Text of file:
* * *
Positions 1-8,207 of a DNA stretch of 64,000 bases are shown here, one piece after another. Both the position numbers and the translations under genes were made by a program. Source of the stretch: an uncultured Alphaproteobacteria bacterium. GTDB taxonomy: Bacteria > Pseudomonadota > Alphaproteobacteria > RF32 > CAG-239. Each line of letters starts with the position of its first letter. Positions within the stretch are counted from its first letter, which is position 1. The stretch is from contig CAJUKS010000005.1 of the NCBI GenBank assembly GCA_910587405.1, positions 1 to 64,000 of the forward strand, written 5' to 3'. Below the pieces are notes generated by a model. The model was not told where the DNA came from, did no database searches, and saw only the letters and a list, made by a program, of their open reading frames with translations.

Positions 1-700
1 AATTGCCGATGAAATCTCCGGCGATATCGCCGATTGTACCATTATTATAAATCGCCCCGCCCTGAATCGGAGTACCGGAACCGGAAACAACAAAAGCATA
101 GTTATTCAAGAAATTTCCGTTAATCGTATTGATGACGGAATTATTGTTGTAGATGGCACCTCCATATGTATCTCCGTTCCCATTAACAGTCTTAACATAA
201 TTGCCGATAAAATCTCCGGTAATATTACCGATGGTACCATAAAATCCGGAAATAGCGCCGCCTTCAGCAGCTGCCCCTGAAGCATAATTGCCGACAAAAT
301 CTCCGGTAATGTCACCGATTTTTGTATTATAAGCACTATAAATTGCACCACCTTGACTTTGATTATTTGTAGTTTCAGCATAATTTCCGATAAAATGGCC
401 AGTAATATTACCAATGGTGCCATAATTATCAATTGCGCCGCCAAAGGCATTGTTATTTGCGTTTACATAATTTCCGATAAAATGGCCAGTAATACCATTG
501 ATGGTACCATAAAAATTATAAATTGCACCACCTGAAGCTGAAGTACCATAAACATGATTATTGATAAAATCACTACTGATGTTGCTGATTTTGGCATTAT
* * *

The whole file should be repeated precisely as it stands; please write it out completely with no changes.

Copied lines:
Positions 1-8,207 of a DNA stretch of 64,000 bases are shown here, one piece after another. Both the position numbers and the translations under genes were made by a program. Source of the stretch: an uncultured Alphaproteobacteria bacterium. GTDB taxonomy: Bacteria > Pseudomonadota > Alphaproteobacteria > RF32 > CAG-239. Each line of letters starts with the position of its first letter. Positions within the stretch are counted from its first letter, which is position 1. The stretch is from contig CAJUKS010000005.1 of the NCBI GenBank assembly GCA_910587405.1, positions 1 to 64,000 of the forward strand, written 5' to 3'. Below the pieces are notes generated by a model. The model was not told where the DNA came from, did no database searches, and saw only the letters and a list, made by a program, of their open reading frames with translations.

Positions 1-700
1 AATTGCCGATGAAATCTCCGGCGATATCGCCGATTGTACCATTATTATAAATCGCCCCGCCCTGAATCGGAGTACCGGAACCGGAAACAACAAAAGCATA
101 GTTATTCAAGAAATTTCCGTTAATCGTATTGATGACGGAATTATTGTTGTAGATGGCACCTCCATATGTATCTCCGTTCCCATTAACAGTCTTAACATAA
201 TTGCCGATAAAATCTCCGGTAATATTACCGATGGTACCATAAAATCCGGAAATAGCGCCGCCTTCAGCAGCTGCCCCTGAAGCATAATTGCCGACAAAAT
301 CTCCGGTAATGTCACCGATTTTTGTATTATAAGCACTATAAATTGCACCACCTTGACTTTGATTATTTGTAGTTTCAGCATAATTTCCGATAAAATGGCC
401 AGTAATATTACCAATGGTGCCATAATTATCAATTGCGCCGCCAAAGGCATTGTTATTTGCGTTTACATAATTTCCGATAAAATGGCCAGTAATACCATTG
501 ATGGTACCATAAAAATTATAAATTGCACCACCTGAAGCTGAAGTACCATAAACATGATTATTGATAAAATCACTACTGATGTTGCTGATTTTGGCATTAT